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No consensus yet.
All Critics (16)
| Top Critics (8)
| Fresh (13)
| Rotten (3)
I wound up admiring the movie for its ambition while unsatisfied with its achievement.
Van Sant's influence clearly looms large, but Violet acts as more than its own artistic statement.
Despite a studied sense of detachment throughout, Devos' feature-length debut is a film of subtle power.
The film asks us to grapple with what we don't know, to the degree our patience allows. But there is so much splendor here that you may not mind the emptiness.
As a screenwriter - for this picture at least - Devos puts too much stock in his visual style to carry the meaning of a thinly plotted, snail-paced slice-of-life.
The final image, an 8-minute sequence shot, is a wonder to behold and ends the film on a perfect and perfectly poetic note.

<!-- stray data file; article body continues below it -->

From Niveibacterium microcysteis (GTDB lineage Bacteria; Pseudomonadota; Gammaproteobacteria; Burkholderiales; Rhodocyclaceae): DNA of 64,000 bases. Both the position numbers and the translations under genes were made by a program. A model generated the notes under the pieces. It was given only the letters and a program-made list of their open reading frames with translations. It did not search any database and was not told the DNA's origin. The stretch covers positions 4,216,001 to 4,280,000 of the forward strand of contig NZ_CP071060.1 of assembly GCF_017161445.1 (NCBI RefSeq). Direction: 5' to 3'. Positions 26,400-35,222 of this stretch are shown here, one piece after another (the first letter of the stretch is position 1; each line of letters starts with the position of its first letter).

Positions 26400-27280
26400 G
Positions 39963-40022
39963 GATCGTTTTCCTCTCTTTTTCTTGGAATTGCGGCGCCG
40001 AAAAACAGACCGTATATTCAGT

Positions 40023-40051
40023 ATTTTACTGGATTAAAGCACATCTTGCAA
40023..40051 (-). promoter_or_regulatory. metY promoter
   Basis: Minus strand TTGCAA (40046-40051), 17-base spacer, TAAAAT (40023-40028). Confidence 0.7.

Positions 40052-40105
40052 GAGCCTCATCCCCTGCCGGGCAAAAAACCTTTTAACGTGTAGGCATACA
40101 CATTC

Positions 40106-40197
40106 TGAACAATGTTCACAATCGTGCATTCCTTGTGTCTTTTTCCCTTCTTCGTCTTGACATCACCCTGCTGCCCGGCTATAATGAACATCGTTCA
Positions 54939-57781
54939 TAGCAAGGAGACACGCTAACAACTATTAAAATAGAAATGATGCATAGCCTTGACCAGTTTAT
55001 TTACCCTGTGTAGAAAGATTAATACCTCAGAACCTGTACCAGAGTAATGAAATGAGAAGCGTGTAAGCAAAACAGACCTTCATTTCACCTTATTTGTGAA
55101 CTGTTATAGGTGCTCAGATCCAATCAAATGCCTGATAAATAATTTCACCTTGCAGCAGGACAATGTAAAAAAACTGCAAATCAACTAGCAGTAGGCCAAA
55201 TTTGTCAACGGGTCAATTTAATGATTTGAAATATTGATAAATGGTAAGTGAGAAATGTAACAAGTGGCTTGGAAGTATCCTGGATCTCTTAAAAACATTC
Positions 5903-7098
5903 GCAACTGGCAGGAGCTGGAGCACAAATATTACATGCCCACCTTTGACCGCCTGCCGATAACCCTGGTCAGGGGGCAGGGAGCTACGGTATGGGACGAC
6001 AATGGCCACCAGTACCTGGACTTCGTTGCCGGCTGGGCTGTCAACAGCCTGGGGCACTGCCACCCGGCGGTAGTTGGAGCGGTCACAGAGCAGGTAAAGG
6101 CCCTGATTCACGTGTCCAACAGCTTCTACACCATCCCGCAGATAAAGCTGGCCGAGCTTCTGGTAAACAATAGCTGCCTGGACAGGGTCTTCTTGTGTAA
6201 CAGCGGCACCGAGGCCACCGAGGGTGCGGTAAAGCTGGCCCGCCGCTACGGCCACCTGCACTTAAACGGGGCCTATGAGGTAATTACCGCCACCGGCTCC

Violet is an atmospheric drama that relies on its visuals to get the audience into the headspace of the main character. It is an arresting and intense watch that is wholly worth the experience.
I'm not sure [Bas] Devos's avant garde style suits the slight story, but the film grew on me after awhile because of some especially otherworldly scenes.
Violet is like looking at a sequence of mounted photos. You may well find its beauty if you can hold the film's gaze, but the viewer's one-way relationship to this meditation on grief is so unchanging it'd take a monk to appreciate it.
Violet is a terrific first feature from an assured, confident talent.
While Devos gets a little too wrapped up in his process, trying to remain elusive, he certainly has a vision for the endeavor that braids art with ache, looking to make sense of personal loss.
This is an exquisitely shot suburban tale of trauma, stretching the "show-don't-tell" golden rule of filmmaking to the furthest reaches.
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